Executive Summaries » Gun Rights in The Workplace vs Employer Property Rights

Gun Rights in The Workplace vs Employer Property Rights

February 23, 2015

States are enacting laws that prohibit employers from banning firearms on their property. Sometimes called “parking lot laws,” these laws pit an employer’s right to control its property and workplace against the right, which is codified in many states, to own and bear firearms.

Some of these laws provide employers with immunity from liability if employees cause harm with firearms while on the property.

Other proposed laws provide no such liability protection. In either case, the extent of employers’ liability and what they should do to minimize it is not clear.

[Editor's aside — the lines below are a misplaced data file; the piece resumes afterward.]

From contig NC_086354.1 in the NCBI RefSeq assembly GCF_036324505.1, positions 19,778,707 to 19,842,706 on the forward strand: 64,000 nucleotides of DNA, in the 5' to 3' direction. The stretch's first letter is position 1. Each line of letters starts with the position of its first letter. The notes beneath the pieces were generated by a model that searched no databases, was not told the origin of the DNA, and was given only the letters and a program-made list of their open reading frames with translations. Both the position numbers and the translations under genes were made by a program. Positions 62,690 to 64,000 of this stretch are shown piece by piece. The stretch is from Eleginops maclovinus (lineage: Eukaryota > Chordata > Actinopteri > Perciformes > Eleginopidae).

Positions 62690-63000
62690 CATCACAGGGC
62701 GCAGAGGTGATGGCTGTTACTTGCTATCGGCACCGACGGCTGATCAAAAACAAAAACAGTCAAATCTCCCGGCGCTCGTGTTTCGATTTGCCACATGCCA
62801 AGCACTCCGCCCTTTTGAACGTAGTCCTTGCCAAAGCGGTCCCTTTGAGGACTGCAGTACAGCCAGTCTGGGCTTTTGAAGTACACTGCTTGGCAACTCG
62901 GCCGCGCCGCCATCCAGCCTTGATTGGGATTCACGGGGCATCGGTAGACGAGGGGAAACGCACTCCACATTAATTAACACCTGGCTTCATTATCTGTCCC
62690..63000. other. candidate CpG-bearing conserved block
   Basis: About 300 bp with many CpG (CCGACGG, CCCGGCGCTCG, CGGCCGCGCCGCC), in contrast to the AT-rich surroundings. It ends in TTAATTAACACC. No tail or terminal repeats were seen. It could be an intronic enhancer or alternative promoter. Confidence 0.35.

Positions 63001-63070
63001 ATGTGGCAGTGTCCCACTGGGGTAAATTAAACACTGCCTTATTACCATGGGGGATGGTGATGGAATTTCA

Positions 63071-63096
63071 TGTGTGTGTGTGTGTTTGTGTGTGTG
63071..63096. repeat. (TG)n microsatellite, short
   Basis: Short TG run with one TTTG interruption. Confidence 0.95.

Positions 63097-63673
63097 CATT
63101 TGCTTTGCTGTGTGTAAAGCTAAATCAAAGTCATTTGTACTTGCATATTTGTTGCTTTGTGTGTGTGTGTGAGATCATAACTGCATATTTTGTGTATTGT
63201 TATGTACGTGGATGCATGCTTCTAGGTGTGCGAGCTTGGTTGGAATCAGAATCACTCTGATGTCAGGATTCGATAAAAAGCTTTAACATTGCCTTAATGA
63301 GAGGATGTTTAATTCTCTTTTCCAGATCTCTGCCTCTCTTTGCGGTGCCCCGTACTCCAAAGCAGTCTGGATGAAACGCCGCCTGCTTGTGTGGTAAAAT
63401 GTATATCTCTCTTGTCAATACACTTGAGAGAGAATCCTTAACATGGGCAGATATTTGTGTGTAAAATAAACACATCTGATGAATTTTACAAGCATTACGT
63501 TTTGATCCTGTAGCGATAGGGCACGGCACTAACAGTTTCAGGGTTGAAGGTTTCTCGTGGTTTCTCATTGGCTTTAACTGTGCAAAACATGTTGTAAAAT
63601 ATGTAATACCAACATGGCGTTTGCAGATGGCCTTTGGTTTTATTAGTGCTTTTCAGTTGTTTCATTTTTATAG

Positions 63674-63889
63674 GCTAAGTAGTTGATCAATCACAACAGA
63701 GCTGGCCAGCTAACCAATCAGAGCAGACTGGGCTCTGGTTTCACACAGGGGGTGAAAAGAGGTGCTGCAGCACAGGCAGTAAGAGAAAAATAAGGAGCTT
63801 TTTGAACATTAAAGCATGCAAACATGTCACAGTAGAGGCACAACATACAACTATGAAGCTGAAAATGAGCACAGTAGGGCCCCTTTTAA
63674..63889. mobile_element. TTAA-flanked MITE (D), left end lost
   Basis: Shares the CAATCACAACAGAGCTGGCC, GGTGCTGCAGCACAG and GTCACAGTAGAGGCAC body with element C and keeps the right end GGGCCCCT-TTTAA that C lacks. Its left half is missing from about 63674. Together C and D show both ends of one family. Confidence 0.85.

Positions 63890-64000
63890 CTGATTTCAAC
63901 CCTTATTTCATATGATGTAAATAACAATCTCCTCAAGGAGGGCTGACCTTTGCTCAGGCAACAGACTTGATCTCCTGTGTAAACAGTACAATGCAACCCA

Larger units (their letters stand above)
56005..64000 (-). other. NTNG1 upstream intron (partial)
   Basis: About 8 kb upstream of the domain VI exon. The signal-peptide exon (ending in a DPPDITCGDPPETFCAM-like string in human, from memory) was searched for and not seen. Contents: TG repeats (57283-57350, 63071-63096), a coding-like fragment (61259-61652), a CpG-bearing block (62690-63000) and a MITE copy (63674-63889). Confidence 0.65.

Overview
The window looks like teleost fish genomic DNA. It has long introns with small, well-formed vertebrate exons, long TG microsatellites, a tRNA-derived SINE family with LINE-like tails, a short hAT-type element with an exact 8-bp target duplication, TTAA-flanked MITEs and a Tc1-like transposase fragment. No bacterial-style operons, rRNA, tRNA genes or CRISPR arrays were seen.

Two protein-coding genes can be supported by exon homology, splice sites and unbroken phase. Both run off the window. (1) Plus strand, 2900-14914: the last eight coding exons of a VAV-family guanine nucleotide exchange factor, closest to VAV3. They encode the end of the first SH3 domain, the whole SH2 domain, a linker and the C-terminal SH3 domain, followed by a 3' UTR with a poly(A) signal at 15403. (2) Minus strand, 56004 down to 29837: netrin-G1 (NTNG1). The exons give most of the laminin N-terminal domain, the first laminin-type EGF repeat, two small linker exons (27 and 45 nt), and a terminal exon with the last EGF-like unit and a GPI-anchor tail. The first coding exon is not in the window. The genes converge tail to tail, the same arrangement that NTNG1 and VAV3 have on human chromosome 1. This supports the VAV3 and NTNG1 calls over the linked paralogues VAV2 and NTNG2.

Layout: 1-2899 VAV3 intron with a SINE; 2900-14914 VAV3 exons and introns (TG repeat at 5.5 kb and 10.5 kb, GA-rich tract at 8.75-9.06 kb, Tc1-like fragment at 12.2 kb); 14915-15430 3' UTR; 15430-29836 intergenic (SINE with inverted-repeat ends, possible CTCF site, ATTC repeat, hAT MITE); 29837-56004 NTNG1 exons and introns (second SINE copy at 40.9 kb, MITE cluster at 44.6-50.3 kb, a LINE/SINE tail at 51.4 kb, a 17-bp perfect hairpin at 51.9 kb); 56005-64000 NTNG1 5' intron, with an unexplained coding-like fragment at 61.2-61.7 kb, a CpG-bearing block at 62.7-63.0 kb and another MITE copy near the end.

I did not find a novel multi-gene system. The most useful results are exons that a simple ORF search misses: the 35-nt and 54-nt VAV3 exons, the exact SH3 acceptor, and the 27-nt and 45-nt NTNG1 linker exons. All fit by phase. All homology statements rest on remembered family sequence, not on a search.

Even with the immunity in some proposed legislation, employers might be subject to a claim based on negligent hiring if an employee were to use a firearm in an incident of workplace violence.

In Bastible v. Weyerhauser Company, the Tenth Circuit addressed the issue of whether the Oklahoma constitution provided a right to bear arms on an employer’s property when the employer has banned employees from bringing firearms onto company property. The court affirmed the lower court’s finding that Oklahoma’s constitution does not provide a right to possess firearms that negates the right of a private property owner to regulate who and what is allowed on the property.

Employers can take steps to reduce potential liability if a parking lot law is enacted in their state. Even in the absence of one of these laws, they will benefit by creating a safer and more efficient workplace and reduced potential for liability.

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